Prior to the weekend certain question marks hung over the Waterford camp.
The chief one was about their attitude approaching yesterday’s Allianz League semi-final.
Having won the title last year, would it be a case of ‘been there, done that’ and some wondered if their focus had already shifted from this league semi-final towards their Championship clash with Clare.
Maurice Shanahan, their target man and their sole inside forward for most of their games, was out through injury and I felt Waterford manager Derek McGrath would see his loss as an opportunity to tweak their system as a further road test for the summer campaign.
I was in no doubt about Limerick’s attitude. Having lost promotion from Division 1B to Clare with a below par performance, this was redemption time.
McGrath left us in no doubt in his pre-match interview with TG4 that Waterford were ‘up’ for this game and Dan Shanahan expressed a similar view point when I met him on the pitch earlier.
You can usually judge a team’s intent when you watch their warm-up. The Déise looked enthusiastic and sharp as they went through their routine.
They also brought this sharpness to bear on proceedings, particularly in the second-half.
Limerick, (with seven of last year’s U21 side), won the toss and elected to play with the breeze. There was nothing between the teams in that opening half, however, all was to change dramatically after the break.
Waterford tacked on 1-6 in the first 15 minutes of the second-half. Limerick had only two points in reply with 12 minutes between each score. McGrath’s men upped the pace all over the pitch tackling quickly and effectively and inexperienced Limerick were in trouble. Shane Bennett was taken down going through and he smashed the resultant penalty to the net. It was a key moment and try as they did, Limerick simply couldn’t reel their opponents in.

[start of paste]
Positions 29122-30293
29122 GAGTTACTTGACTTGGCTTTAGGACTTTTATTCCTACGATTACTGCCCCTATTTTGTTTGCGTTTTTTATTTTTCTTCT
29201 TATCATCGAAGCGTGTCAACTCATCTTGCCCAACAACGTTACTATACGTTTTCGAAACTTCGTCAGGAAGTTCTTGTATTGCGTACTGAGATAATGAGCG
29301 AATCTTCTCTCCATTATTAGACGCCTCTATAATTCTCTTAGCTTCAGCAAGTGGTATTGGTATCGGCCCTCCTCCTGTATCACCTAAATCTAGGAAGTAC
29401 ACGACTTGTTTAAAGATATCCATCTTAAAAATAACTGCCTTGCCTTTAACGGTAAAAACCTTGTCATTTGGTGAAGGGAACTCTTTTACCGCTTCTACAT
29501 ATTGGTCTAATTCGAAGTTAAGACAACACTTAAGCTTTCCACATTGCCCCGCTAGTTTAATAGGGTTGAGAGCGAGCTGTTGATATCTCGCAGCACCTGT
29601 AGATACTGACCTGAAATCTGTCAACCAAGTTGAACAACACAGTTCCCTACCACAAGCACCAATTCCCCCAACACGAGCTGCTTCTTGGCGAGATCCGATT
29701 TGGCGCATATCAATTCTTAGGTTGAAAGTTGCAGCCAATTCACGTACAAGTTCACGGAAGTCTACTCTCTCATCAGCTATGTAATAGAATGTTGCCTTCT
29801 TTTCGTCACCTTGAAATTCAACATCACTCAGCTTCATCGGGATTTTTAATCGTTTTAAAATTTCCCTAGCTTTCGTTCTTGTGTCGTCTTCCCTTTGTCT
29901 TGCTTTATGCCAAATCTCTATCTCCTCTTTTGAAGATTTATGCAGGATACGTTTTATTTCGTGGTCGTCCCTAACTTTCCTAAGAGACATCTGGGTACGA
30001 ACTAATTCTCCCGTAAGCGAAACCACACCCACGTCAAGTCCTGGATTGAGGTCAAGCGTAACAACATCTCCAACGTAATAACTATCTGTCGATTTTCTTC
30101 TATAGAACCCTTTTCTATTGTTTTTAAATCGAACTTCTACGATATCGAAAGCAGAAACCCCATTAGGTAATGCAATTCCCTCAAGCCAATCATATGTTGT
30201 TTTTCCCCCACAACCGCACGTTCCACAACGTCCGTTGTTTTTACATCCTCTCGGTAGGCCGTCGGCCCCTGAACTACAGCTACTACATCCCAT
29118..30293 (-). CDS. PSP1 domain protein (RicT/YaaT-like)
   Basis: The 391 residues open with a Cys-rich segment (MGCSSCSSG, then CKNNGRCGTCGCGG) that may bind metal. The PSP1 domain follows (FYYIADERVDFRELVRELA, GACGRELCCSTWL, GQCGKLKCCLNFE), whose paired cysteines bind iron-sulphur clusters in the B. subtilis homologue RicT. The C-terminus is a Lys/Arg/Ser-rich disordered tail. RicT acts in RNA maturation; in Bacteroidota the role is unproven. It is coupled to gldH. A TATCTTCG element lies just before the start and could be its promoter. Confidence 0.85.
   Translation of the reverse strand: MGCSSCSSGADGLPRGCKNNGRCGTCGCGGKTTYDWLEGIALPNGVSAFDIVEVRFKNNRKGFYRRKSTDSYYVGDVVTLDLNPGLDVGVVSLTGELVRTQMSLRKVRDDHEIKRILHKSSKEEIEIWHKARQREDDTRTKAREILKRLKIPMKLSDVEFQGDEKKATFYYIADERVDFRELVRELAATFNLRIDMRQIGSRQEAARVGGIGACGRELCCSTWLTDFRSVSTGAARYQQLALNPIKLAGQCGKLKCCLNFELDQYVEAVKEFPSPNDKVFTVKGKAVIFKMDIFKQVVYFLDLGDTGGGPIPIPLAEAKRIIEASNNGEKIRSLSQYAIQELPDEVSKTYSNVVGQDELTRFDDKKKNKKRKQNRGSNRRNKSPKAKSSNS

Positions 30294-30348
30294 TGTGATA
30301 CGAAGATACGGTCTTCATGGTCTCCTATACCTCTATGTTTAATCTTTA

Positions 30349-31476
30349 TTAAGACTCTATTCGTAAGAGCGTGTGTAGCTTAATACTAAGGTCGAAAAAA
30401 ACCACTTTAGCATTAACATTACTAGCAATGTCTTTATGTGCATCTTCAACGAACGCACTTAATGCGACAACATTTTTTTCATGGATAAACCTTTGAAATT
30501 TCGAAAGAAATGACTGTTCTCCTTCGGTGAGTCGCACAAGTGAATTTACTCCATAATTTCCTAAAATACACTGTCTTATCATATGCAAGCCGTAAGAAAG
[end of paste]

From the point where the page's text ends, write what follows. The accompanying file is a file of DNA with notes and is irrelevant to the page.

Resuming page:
Waterford have been criticised for a lack of goals this spring. However yesterday they a finished series of good chances. The highly impressive Brick Walsh cleverly set up young Patrick Curran who finished confidently for their second which sealed the win.
Limerick had chances to close the gap in the second period but their shooting let them down.
By contrast, Waterford were ultra-economical with their possession in this period. They had no wides and their work rate and clever recycling of possession kept the pressure on Limerick’s creaking defence.
Limerick hit only five wides in this second-half, but their last three would have drained confidence as they ran out of ideas to deal with Waterford’s system and power plays.
The Limerick forwards, apart from Tom Morrissey, failed to put the opposition defence under any kind of pressure Limerick needed goals but the Déise defensive system generally provides excellent cover for Stephen O’Keefe and did so again yesterday.
For this game Tadhg De Búrca, who was expected to play in the centre as a sweeper, operated at right half back negating any plan Limerick may have hatched to reduce his influence as a sweeper.
Waterford honed their system over two seasons while Limerick’s playing personnel are simply not equipped to face this type of challenge at this juncture.
Anyone in Thurles will have seen that hurling has changed completely.
Match programme numbers mean very little, particularly from midfield forward.
The game has completely changed from the orthodox 15 in set positions. It is now a completely counterattacking game where players funnel back quickly to squeeze the space available for opposition attackers and then move the ball at pace as support runners race from behind with defenders out of position.
Teams are content to give up possession from puck-outs, the majority hit to defenders. Limerick won 20 of their 32 puck-outs which would have been an impressive stat in an orthodox game whereas Waterford only lost four from their 28.
As always it is the scoring stat that makes the difference. Limerick had 19 scores from 29 chances. Waterford had 26, including three goals, from 29.
It has the makings of an intriguing final.
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